© The Financial Times Ltd 2014 FT and 'Financial Times' are trademarks of The Financial Times Ltd.
November 4, 2011 6:30 pm
A peal of bells will ring out across the UK to herald the start of the Olympics next summer as part of the London 2012 Festival that will see hundreds of cultural events take place across the country and feature some of Britain’s leading artists.
The countrywide festival, the grand finale of the so-called Cultural Olympiad, will encompass everything from music, film and theatre to fashion, dance and literature, and will run concurrently with the games.
Tony Hall, chairman of the Cultural Olympiad, said the festival would be “as significant and as memorable as the 1951 Festival of Britain”, and serve as a boost to the nation.
“In the current climate, we need something to celebrate, and let’s celebrate what we’re really good at,” he said. “In a time of world economic crisis we need art and culture even more than when times are good.”
Martin Creed, a Turner Prize winner, is organising a countrywide bell-ringing at 8am on July 27 where people will be encouraged to ring any bell they can find – including their door bells – to welcome nations competing in the games.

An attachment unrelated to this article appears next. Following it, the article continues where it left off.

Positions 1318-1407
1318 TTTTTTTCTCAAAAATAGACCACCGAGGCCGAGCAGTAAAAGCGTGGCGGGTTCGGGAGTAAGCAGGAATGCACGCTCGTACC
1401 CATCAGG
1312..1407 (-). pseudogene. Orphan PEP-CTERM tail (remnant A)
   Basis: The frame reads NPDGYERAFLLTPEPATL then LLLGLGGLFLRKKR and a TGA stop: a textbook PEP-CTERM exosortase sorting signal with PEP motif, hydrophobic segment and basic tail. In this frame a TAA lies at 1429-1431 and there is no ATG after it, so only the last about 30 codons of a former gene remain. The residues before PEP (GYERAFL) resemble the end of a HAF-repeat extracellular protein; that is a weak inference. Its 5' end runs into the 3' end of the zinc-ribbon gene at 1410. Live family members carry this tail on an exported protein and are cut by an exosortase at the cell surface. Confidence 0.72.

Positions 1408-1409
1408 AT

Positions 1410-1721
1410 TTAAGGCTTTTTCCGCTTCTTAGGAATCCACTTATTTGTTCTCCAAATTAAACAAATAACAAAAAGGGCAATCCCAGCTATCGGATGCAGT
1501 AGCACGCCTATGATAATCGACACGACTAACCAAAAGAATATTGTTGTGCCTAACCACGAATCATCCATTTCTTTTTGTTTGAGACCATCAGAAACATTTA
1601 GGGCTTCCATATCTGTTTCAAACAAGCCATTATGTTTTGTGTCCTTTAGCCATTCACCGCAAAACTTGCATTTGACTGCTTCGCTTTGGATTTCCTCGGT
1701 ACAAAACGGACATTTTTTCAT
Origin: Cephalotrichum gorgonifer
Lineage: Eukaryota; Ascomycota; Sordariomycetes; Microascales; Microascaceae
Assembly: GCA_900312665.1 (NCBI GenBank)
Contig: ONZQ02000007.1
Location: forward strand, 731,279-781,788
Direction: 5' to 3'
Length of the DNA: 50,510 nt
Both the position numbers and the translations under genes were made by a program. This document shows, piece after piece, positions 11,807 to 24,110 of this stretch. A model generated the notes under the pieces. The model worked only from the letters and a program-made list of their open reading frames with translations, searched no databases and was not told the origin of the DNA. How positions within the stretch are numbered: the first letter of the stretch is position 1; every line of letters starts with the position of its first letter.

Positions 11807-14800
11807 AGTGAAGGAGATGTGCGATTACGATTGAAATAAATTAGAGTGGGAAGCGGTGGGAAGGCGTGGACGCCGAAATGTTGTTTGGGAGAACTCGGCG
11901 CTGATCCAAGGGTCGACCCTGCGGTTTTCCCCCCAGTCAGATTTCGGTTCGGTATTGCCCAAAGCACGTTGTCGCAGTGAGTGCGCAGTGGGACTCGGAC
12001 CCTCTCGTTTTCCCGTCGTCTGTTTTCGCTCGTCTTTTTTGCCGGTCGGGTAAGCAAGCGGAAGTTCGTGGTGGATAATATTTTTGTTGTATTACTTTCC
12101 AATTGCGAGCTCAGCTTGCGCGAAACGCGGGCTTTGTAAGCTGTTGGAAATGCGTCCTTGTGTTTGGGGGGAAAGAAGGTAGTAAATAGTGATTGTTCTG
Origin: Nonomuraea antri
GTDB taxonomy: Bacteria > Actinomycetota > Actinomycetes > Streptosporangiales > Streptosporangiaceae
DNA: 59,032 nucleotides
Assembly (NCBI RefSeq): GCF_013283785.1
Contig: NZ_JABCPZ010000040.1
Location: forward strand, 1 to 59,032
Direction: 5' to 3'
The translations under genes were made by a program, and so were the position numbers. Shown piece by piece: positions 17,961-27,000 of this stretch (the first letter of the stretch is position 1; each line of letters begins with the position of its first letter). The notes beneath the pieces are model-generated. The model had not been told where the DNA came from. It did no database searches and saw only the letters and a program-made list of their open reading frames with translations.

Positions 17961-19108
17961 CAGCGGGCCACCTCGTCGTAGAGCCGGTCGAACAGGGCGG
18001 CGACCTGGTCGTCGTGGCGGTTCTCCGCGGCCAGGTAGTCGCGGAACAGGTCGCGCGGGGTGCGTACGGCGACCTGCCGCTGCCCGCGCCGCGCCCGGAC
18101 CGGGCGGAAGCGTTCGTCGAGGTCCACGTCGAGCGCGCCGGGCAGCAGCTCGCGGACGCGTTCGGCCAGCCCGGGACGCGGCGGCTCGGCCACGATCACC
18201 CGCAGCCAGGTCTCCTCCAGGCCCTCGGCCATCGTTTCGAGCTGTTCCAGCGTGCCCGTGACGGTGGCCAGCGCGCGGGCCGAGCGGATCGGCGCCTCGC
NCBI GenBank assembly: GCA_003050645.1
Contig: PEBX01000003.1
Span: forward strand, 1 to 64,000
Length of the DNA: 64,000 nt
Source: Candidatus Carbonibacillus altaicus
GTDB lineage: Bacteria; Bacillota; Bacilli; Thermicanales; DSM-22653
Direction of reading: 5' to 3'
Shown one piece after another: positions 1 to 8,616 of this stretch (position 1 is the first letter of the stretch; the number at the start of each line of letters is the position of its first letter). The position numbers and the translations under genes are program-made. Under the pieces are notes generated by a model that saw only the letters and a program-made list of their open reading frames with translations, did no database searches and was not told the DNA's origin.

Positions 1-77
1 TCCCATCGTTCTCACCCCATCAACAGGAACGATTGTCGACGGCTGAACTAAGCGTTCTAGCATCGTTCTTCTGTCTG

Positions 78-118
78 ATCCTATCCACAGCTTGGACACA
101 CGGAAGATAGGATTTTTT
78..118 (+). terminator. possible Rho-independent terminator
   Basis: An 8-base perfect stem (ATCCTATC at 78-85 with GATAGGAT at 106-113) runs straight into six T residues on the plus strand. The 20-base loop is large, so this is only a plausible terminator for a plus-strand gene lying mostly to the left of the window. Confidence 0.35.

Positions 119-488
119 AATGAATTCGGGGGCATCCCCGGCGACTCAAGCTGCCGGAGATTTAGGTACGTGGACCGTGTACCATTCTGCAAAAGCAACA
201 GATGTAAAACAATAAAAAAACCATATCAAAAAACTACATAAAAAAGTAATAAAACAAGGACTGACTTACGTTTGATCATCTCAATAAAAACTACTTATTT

As the centre of the festival, London will show Britain’s most famous artists, including David Hockney and Damien Hirst.
British actor Mark Rylance has organised Shakespeare recitals for the London Underground and British fashion designers including Sarah Burton and Stella McCartney are collaborating on a fashion project.
The opening weekend will see ambitious concerts across the UK, including a peace pop concert for 20,000 people in Northern Ireland on the site of a former army barracks that is being turned into an arts centre.
The Simon Bolivar orchestra will present an open-air concert against the backdrop of Scotland’s Stirling castle and music will blast out on the shores of Lake Windermere in Cumbria. Northern Ireland’s the Giant’s Causeway is to be transformed into a light installation by the German artist Hans Peter Kuhn.
Ed Vaizey, culture minister, said: “We are aiming to welcome an extra 4m tourists in the next four years – shining a spotlight on our first-rate culture is central to that success.”
This celebration of the arts is costing £52.4m and will include 1,000 events.
Hadrian’s Wall in northern England will be turned into an 86-mile art installation and Arthur’s Seat in Edinburgh will be illuminated by hundreds of runners wearing special light suits.
The festival opens on June 21 and runs until September 9.
Copyright The Financial Times Limited 2014. You may share using our article tools.
Please don't cut articles from FT.com and redistribute by email or post to the web.